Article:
Residents Line Up For Smart Meter Test
One nervous resident asks if there is any research indicating that the new meters may cause health problems.
Jean Oliphant won't be one of the many Marblehead residents signing up for a test of the newly installed electric smart meters this summer.
A letter recently distributed by the town's Municipal Light Department informing residents of a "leading-edge pilot program called EnergySense" has prompted more than 100 residents to sign up for the test.
Light department officials say they are seeking 500 households to participate in the test, which is designed to reduce electricity usage during critical peak periods.
Funded by a $1.3 million matching U.S. Department of Energy grant, the EnergySense pilot program will be among the first tests that can reflect the actual cost of electricity delivery on critical peak days and offer customers price incentives to reduce energy usage during such periods.
Robert Jolly, the light department's general manager, said he thinks the EnergySense pilot program is a great way for local customers to conserve energy and opt into lower-rate electric plans.
“We are excited about the possibilities this program brings to the Marblehead Municipal Light Department customers as we work with the Department Of Energy to explore the potential of advanced smart metering to reduce our peak energy load and reduce energy costs for our customers,” he said.
The department will begin installing the smart meters this spring, he said.
Still, some are wary. Oliphant asked if other residents have done research on whether or not smart meters can negatively impact someone's health.
“I am very nervous about it,” she said.
Admitting that her children think she is “off the wall” on the issue, Oliphant said she is concerned that some electrical devices may cause brain cancer and other tumors. Just to be safe, she said she doesn't use a cell phone and has a cord on her land-line phone.
Jolly said he will put information about radio frequency and health issues on the department's web site.
“To date, there is no evidence of any detrimental health effects from smart meters,” he said, before comparing current concerns to those of the 1980s and 1990s, when people feared the electromagnetic fields created by electric wires.
The EnergySense program is voluntary and Jolly reminded residents that “we are still in the testing phase with this technology.”
The pilot program is designed to reduce Marblehead’s electric demand during 12 summer weekdays when the most energy is being consumed. These so-called “critical peak” days in town usually see increased use of home and business air conditioning systems. The total energy demand on these days can be as high as 28,000 kilowatts - which is more than 85 percent higher than the average daily demand, Jolly said.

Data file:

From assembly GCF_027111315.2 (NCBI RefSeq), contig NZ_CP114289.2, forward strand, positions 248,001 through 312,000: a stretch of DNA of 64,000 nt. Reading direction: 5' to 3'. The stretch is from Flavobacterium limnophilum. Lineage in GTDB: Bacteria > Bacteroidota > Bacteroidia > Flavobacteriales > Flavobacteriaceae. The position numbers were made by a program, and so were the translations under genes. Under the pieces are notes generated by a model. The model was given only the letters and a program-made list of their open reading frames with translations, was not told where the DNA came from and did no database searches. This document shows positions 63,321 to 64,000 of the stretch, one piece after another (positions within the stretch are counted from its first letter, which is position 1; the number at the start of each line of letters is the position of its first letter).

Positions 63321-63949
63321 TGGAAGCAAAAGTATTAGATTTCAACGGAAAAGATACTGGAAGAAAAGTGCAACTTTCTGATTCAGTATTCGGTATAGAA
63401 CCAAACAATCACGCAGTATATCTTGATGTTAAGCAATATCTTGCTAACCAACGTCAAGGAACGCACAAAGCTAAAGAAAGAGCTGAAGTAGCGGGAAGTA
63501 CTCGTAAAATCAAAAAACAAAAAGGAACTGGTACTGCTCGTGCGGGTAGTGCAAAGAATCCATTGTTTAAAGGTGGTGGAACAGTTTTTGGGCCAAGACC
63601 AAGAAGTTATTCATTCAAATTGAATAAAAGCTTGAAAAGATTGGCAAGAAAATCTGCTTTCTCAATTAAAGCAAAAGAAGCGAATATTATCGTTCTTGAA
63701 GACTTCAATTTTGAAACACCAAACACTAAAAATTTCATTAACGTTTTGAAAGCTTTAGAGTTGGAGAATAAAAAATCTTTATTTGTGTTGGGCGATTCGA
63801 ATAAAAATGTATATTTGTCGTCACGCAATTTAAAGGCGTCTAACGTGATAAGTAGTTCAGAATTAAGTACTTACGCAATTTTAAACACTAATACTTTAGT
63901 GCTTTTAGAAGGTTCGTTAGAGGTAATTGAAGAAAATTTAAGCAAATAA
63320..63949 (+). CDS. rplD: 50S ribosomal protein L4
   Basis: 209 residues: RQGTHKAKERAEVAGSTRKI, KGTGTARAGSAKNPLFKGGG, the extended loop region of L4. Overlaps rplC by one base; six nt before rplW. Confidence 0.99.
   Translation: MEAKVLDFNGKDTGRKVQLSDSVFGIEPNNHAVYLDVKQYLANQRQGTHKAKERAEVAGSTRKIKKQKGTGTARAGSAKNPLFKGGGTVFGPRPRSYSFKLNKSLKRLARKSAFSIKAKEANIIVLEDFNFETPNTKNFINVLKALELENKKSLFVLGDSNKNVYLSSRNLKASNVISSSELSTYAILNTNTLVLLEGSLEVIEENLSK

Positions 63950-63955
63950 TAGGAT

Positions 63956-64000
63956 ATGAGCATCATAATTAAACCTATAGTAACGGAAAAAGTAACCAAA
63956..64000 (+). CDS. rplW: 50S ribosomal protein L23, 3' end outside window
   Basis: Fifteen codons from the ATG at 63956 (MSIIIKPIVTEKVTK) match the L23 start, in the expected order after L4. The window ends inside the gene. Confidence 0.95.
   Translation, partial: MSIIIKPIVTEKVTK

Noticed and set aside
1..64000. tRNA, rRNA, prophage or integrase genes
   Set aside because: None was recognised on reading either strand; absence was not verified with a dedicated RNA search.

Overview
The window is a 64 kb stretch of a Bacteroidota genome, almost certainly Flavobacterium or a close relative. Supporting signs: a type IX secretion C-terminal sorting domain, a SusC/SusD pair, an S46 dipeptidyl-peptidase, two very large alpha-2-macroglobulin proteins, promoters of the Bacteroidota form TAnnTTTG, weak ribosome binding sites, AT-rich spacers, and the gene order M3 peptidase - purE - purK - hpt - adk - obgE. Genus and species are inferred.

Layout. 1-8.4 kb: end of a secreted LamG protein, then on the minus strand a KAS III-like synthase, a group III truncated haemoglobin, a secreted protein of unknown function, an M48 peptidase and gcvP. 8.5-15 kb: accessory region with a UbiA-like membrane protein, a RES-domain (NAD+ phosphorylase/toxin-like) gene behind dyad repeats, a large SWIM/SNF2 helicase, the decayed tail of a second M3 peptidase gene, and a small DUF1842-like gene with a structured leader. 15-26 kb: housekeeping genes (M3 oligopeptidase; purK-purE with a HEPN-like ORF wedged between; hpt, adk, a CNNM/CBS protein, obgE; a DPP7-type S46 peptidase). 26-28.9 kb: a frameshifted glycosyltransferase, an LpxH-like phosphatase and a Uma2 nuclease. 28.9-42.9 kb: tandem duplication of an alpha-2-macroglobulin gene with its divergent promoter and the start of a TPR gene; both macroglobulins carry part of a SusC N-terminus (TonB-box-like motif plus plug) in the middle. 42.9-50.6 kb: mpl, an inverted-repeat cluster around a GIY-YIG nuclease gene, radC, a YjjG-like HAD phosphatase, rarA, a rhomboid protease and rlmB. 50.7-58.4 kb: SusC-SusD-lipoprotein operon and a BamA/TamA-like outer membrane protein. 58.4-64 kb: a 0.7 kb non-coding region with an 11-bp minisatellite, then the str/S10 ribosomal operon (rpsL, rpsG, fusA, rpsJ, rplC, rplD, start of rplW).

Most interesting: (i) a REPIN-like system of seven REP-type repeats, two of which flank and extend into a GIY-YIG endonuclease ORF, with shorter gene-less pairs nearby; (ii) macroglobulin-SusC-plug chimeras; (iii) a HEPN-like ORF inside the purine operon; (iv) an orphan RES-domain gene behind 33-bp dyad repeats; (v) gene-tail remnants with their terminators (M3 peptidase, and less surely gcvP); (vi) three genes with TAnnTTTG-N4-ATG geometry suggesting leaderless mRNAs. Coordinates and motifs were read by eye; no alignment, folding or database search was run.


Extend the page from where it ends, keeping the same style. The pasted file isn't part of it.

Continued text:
The light department, like most electric utilities, buys their energy at higher costs during these peak demand days, which results in higher energy costs for all customers. By purchasing less energy at these high rates on peak demand days, Marblehead can cut its energy costs and share the savings with its customers, Jolly said.
This spring, the light department will begin replacing all of its older electro-mechanical meters with new advanced “smart” meters. These meters will serve as the heart of the smart grid technology program.
Customers who participate in the EnergySense pilot program will be among the first to have a new electric meter installed. The Department Of Energy has required that the selection process for participatants in the pilot program be totally random. Therefore, only customers who receive a direct mail request from light department will be eligible to participate.
The pilot program will run for three months during this summer and continue through next summer. Participating households will get a reduced electric rate during either the summer of 2011 or 2012. During the testing period, participants will pay a lower electric rate of about 9 cents per kilowatt hour for 97 percent of the time, versus the estimated 14 cent standard rate.
To encourage the test households to reduce electricity consumption on peak days, the electric rate for the remaining 12 critical peak days will be $1.05 per kilowatt hour.
Customers who can reduce electricity usage during a critical peak day should realize bill savings, Jolly said. However, no customer will pay more than they would have on the standard rate.
Peak periods are between 12 and 6 p.m. on 12 non-holiday weekdays during the summer.